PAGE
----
Olympia, Washington

November 1, 2012

After three days in Olympia, I wonder if this might be the friendliest place in the Pacific Northwest—from the desk clerks at the Governor Hotel, restaurant and store staffs to children in strollers and even the guy fixing a milkshake with ice cream & milk spinning out all over his shirt and face. Smiles. And laughs. What the?

Maybe there’s something to Olympia Beer’s former famous slogan “It’s the water.” (“Oly” was brewed with local artesian water from 1896 until 1983 when it was acquired by what would become Pabst Brewing Company.) There is an artesian well downtown pumping a steady stream of crystal clear water for use by anyone so inclined. But even if you’re not drinking that artesian water, maybe it’s the water of the Deschutes River tumbling into town over Tumwater Falls and into Capital Lake before joining Budd Inlet on south Puget Sound. And lest we forget, rain. All that ionization breeds well-being?

I can’t say. All I know is for three days this fall in Washington State’s capital city I met, passed by, or was waited on by extraordinarily friendly people.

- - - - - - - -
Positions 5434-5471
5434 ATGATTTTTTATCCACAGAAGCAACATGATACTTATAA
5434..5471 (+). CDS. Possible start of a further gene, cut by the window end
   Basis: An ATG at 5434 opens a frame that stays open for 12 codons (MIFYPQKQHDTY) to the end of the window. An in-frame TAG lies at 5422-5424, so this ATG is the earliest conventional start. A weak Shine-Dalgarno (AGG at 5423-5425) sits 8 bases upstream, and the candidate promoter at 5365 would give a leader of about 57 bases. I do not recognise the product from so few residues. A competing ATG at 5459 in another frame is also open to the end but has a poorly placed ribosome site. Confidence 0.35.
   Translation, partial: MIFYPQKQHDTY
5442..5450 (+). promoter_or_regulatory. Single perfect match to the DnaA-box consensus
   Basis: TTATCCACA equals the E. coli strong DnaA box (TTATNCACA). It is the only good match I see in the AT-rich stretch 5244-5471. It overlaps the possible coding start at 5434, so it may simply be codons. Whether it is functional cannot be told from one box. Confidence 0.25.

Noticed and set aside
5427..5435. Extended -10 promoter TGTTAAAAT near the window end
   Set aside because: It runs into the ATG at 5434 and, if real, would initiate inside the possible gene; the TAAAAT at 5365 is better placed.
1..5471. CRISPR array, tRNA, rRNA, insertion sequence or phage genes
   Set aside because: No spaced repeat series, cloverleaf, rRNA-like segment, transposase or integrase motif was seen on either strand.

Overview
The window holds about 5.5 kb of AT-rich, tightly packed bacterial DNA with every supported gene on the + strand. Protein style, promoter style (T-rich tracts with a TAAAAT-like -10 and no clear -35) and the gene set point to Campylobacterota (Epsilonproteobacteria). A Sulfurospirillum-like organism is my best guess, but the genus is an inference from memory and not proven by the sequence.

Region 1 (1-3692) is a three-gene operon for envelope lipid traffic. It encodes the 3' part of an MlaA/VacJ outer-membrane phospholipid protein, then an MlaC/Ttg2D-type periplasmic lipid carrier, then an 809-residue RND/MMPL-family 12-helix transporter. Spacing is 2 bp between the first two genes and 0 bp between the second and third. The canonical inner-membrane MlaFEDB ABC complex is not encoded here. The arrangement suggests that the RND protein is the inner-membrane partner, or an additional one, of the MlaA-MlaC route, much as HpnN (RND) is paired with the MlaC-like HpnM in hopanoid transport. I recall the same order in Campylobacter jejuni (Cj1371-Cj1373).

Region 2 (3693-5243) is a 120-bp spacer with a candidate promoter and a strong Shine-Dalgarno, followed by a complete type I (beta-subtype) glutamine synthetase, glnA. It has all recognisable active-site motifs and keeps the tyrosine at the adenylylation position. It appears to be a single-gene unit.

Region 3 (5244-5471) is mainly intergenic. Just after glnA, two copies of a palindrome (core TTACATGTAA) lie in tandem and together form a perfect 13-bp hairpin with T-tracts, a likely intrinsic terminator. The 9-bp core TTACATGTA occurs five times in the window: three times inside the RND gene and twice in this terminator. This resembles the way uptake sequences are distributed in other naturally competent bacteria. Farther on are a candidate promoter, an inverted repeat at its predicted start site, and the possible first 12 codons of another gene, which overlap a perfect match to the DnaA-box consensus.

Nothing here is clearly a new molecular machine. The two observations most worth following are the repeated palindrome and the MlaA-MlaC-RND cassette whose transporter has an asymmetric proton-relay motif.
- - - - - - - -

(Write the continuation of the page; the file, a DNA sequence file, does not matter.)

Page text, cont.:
eat  Food glorious food…

   

   

The Bread Peddler Artisan Bakery & Cafe – a terrific local hangout, fabulous food and baked goods. (above: Spinach frittata, pastries, Nicoise sandwich, peanut curry soup.) See blog Cafe Diaries.

  

Find locals too at 5th Avenue cafes. above: Darby’s Cafe (great breakfasts I’m told, not enough time to try); 5th Avenue Sandwich Shop or McMenamin’s historic Spar Cafe.

 

 

 

 

 

 

 

 

 

 

 

 

 

 

 

 

acqua via simple, rustic inspired food in a tasty chic atmosphere. above: Artichoke  soup w/Parmesan & white truffle; Porchetta di Parma  roasted pork loin w/caramelized onion, white cheddar & apple butter 1/2 sandwich on grilled foccacia; hand-made chips.

 

 

 

 

 

 

 

 

 

 

 

 

 

 

La Petite Maison fine French cuisine in a 1908 restored Craftsman-style home tucked away in a West Olympia busy outskirts neighborhood. Inside, it’s another world – intimate dining in the attentive care of chef Justin Wells and his cheerful/knowledgeable/head waitron/sommelier wife Zoe. Excellent wines & carefully prepared cuisine. above: olives marines & baguette; salade de samoun fume (house smoked salmon – more like gravlox, waaay salty) smothered in herbs and arugula w/fresh radish; baked pear in caramel, house-made vanilla ice cream.

 

 

 

 

 

 

 

 

 

Swing Wine Bar & Cafe a cozy house on a hill, warm, inviting, casual. Extensive wine list, creative cocktails, great food. above: a flight of red wine suspended in artful presentation with friendly bartender Sean in background. Well-lit open bar comfortable for women alone. The “Lush Rush” happy hour 4-6 pm daily.